Find below Jenni Barrett’s summary post on the UK BIM Alliance online event, where she presented some interesting findings and research:
March 25th 2020 was planned to include a networking event in Cambridge, hosted by the UK BIM Alliance to talk about ‘Behaviours and Collaboration.’ But with the nation in lockdown in response to the Covid-19 pandemic, the event was moved online. The move to digital space hindered neither attendance, nor discussion. In fact, as built environment professionals reflected upon their recent and rapid transition to totally online collaboration, the context of Covid-19 provided some valuable perspectives on how our digitalised construction industry might operate.
Event Chair, Craig Hardingham, updated us on the recent activities of the UK BIM Alliance and gave an overview of the UK BIM Framework and availability of guidance (https://ukbimframework.org/). Su Butcher (Just Practising) explained that having the right technology for collaboration is the easy bit, but it only represents 10% of the equation. 20% of collaboration, she says, is the legislative element, the bit that means you absolutely have to do it (e.g. the contract). But, Su says, 70% is about the behaviour. If we can make behaviours like trust, openness to new ways of working a habit, then we can start to achieve true collaboration on our projects.
Next, I presented some findings from my recent research. In this project, I observed some BIM teams and recorded their interactions across different types of media – online forum, conference call, and in traditional face-to-face meetings. By conducting social network analysis on the frequency and direction of their social responses to ideas and decisions, I was able to map the patterns of collaboration (see below). The results confirmed that the visual social cues that we receive during face to face interaction are vital when we wish to set collaborative goals, strategies and shared visions for our projects. But face to face meetings tend to be very hierarchical and don’t necessarily allow for the opinions and ideas of more ‘junior’ staff to be shared. Conversely, a more democratic environment was found in the online forum, where the real ‘shop floor’ creativity took place.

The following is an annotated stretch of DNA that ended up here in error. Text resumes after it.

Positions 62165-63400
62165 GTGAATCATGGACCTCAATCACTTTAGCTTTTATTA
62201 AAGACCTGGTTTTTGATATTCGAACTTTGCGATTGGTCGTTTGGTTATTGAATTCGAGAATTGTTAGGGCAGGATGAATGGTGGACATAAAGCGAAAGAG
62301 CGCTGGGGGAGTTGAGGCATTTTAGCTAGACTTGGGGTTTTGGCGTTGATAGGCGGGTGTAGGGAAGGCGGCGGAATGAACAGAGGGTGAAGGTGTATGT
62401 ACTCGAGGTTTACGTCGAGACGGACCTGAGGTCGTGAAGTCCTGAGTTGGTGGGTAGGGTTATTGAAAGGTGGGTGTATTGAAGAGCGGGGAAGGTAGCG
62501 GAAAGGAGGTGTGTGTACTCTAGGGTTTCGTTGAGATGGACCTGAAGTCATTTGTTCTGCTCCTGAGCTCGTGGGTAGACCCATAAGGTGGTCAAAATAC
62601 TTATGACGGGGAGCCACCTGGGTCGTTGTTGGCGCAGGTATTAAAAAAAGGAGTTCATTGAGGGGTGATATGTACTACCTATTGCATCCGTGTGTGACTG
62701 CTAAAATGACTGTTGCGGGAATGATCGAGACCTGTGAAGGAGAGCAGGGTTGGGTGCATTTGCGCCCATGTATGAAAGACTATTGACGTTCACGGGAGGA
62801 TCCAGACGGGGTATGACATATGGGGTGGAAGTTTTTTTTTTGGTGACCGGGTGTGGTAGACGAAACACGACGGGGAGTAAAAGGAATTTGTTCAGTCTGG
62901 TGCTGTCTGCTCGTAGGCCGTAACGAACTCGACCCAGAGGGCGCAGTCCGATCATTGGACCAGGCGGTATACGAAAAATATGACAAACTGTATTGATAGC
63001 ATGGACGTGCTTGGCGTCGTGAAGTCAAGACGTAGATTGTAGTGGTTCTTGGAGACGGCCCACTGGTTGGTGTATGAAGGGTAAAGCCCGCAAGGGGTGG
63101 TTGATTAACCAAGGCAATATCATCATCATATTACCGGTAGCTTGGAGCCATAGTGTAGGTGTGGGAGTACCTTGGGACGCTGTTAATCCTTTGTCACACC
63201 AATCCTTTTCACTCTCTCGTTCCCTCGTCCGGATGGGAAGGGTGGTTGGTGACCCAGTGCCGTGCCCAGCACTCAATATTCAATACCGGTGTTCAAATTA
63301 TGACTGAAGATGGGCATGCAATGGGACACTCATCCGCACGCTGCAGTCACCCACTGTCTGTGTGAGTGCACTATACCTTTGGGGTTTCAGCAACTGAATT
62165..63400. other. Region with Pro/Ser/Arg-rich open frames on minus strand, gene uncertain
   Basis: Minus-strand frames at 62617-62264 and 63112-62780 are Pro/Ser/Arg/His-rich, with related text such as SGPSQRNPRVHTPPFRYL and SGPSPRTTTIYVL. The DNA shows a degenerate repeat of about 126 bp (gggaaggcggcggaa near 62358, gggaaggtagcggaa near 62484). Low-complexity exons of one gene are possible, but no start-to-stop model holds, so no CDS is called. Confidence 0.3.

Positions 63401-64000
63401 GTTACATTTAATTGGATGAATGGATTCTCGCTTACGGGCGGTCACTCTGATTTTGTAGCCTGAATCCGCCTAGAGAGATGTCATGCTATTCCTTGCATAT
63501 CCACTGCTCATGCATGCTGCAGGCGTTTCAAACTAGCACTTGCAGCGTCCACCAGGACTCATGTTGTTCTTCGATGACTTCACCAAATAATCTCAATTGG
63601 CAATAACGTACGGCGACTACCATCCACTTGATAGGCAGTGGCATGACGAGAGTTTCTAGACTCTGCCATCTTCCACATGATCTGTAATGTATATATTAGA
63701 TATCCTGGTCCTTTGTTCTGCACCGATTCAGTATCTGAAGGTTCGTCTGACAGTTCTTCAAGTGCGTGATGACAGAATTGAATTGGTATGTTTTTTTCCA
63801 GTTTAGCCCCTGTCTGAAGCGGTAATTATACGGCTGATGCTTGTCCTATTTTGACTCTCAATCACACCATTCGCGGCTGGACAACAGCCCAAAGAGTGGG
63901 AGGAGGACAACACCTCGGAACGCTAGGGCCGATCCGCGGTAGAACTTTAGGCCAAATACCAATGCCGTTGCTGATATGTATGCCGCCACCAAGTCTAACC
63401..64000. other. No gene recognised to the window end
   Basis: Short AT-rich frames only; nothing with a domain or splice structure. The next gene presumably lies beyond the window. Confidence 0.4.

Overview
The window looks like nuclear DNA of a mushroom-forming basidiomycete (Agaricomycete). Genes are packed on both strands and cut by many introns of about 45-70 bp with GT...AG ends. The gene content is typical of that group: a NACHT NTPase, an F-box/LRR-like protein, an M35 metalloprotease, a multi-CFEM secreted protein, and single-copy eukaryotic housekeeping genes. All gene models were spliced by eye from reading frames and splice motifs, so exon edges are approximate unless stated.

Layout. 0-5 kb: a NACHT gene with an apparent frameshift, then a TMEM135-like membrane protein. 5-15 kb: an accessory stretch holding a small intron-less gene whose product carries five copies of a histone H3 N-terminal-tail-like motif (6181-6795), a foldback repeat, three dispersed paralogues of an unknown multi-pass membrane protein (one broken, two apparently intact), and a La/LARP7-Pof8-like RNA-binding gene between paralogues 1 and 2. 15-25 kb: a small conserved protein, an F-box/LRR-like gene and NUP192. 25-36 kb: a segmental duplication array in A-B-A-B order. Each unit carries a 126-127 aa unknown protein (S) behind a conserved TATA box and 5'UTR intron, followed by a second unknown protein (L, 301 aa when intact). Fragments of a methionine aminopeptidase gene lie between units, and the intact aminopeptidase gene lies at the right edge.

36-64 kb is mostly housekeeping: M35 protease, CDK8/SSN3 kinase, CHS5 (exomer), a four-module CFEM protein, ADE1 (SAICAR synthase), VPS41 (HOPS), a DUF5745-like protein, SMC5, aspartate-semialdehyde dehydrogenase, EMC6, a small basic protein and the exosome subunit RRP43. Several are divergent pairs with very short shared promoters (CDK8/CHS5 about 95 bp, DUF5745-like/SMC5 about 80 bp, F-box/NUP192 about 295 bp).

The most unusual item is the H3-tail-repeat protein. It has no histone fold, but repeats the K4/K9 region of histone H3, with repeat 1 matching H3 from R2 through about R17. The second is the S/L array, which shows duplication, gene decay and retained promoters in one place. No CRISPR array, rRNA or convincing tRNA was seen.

In the current lockdown situation, these findings prompted much discussion, as they reveal that we have a lot of work still to do to understand how we best share ideas and values, not just information, in the new digital world of work. The data also revealed that women, indeed, are consistently excluded from social sharing in collaborative projects. This is a big concern for the Women In BIM team and we hope to carry out further research in this area. It also underlines the huge importance of Women In BIM’s recent initiatives, such as the new mentoring programme.
Paul Wilkinson (Behaviours4Collaboration) brought home the need for effective collaboration via a reflection on the construction industry’s journey to digitalisation, and some predictions about future trends that look set to disrupt and develop future practice.
Finally, Tony Llewellyn (Resolex) shared insights about how to manage large, complex teams. It is, he said, about instilling core values, as it is the values that will drive the desired behaviours. He then described a useful team set up framework that can be applied to embed desired collaborative behaviours. This does, however, require strong leadership, so that the team doesn’t revert back to the transactional behaviours that have previously limited our ability to achieve the positive group norms associated with true collaboration.
Thank you to all who joined a very timely and enjoyable discussion, both within the conference and on twitter (#Beh4Coll). If you didn’t make it, you can still download the presentations from the UK BIM Alliance website and even watch it all again on YouTube.
So, to sum up the event’s message…
Stay well. Stay home. Stay connected.